Though the premise of WILDALONE initially was enough to suck me in, I struggled to finish the book and finally powered through this past weekend (I think I started it back in Feb?). It feels like the start of a series, but I can safely say I won’t be continuing with it. The mystery that is setup is not intriguing enough, and I don’t think I can struggle through another 300 pages of the writing.

Available now from, but it may be one you want to get out of your library instead.

*Honestly, the first tip off should have been all of the other novels it’s compared to… THE SECRET HISTORY, A DISCOVERY OF WITCHES, JANE EYRE… it’s never a good sign when you have to use so many other books to describe what you’re trying to sell.

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Review: Cruel Beauty by Rosamund Hodge

Cruel Beauty
Cruel Beauty by Rosamund Hodge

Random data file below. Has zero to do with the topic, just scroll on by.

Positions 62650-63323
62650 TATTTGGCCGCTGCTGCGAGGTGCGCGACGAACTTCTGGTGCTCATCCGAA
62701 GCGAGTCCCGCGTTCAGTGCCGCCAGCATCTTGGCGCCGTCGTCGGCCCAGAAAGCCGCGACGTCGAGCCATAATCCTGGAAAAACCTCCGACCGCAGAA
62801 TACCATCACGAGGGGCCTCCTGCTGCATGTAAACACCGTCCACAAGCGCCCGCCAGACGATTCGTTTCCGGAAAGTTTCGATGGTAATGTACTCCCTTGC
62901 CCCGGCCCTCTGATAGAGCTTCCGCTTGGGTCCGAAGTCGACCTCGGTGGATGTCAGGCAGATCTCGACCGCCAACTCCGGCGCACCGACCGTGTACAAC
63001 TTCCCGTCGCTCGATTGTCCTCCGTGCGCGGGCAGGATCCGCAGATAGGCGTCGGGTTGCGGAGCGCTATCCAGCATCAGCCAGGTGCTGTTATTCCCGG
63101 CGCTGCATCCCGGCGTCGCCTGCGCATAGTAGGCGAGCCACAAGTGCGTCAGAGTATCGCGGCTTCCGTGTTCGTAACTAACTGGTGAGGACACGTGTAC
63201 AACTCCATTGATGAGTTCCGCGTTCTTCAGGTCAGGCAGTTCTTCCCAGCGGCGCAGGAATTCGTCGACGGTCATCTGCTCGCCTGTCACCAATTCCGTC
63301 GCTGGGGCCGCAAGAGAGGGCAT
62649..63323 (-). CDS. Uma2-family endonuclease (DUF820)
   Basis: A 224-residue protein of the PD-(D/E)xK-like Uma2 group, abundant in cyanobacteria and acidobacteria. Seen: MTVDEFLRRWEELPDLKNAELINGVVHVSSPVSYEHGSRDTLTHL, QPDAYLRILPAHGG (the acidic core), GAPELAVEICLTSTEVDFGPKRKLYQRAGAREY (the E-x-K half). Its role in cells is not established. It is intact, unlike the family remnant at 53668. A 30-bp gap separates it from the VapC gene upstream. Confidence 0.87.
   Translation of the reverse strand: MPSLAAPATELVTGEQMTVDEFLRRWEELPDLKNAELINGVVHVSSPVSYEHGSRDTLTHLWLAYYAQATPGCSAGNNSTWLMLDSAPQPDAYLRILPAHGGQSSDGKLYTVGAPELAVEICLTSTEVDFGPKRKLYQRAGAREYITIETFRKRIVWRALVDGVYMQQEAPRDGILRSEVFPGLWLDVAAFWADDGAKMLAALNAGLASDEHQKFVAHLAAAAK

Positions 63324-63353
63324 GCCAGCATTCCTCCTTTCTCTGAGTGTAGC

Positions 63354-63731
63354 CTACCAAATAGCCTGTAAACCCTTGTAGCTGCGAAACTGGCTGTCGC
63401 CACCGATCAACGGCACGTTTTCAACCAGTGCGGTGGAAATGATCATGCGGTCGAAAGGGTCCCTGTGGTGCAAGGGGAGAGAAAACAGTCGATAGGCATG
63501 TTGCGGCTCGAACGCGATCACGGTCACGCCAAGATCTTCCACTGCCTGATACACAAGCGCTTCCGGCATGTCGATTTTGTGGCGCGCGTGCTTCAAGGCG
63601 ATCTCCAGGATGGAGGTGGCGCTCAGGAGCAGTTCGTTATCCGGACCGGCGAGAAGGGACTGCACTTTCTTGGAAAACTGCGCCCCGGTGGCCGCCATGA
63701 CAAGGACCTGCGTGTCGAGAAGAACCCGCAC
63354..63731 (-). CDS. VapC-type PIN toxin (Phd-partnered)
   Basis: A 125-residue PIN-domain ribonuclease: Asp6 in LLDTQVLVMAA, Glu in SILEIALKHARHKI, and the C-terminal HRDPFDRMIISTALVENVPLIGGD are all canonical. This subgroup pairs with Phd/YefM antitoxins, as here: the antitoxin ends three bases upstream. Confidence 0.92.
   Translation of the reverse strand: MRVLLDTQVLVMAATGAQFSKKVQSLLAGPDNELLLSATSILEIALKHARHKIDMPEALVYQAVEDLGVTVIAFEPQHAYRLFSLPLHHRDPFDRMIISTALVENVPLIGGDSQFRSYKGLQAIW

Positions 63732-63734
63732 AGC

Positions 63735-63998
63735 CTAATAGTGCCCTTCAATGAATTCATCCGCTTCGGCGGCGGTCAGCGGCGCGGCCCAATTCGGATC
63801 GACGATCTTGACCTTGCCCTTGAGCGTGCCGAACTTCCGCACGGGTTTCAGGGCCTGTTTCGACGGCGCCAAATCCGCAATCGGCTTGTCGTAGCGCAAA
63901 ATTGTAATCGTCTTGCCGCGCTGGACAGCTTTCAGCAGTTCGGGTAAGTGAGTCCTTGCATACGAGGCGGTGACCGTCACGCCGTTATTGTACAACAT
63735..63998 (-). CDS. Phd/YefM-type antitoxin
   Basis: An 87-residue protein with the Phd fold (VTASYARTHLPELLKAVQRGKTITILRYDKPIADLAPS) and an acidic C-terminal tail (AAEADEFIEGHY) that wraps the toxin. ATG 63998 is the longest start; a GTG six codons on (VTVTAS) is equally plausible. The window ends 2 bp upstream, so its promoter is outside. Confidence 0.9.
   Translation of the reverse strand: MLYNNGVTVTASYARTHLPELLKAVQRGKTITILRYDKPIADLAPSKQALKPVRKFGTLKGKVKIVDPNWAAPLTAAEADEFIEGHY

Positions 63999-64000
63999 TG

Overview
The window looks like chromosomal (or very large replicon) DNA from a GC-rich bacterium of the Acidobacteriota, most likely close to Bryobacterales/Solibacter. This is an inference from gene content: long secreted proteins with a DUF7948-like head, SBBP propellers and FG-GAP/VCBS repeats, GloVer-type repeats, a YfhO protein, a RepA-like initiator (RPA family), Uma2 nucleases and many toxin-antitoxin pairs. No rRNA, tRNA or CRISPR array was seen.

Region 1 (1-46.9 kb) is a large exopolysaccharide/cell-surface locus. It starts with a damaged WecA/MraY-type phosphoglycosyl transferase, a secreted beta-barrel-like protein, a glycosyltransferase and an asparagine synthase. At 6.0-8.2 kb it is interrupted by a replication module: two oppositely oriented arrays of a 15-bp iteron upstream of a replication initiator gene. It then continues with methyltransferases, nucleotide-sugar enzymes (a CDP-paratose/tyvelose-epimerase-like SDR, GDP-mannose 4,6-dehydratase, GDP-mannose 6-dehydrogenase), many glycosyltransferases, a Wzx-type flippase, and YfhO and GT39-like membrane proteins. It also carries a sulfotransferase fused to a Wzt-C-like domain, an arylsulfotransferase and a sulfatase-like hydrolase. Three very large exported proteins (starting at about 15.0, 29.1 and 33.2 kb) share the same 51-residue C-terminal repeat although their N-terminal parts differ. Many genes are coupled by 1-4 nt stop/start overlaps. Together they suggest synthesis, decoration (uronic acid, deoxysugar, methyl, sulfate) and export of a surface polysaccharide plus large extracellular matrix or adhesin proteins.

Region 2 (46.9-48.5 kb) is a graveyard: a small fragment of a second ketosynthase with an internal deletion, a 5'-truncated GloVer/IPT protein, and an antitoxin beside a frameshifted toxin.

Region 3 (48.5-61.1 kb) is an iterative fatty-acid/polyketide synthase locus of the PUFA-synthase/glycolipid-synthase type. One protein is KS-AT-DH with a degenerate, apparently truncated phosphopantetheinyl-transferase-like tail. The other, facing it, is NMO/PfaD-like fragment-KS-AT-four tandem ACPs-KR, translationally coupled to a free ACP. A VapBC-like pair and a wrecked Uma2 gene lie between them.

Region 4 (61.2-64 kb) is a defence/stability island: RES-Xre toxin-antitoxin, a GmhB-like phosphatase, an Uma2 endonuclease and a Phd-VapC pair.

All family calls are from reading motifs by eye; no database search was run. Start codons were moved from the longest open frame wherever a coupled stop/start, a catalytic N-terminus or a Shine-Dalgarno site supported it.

My rating: 2 of 5 stars

A solid 2.5 out of 5 stars.

To start, I brought this one on myself – I keep telling myself to stay away from YA as it will only disappointment… but alas, I was sucked in by the synopsis. This book starts off with a strong premise, but ultimately is not well-executed and kind of a disappointment. A re-telling of the Beauty and the Beast story with hints of Greek mythology, Rumpelstiltskin, and Blackbeard, CRUEL BEAUTY is the tale of Nyx, who is betrothed to the Gentle Lord (i.e. Beast), to pay for a debt owed by her father.

Set in a world that incorporates a variety of different influences (magic, the elements, demons), Hodge does a great job of creating an engaging fantasy world. I particularly liked the mythology she creates for her world. Unfortunately, she does not do as well when it comes to the characters. While Nyx reads more complex than the rest of the cast, I found that all of the main players were rather one dimensional. I also felt a complete lack of chemistry between Nyx and the Gentle Lord which made it hard to stay interested as the story progressed.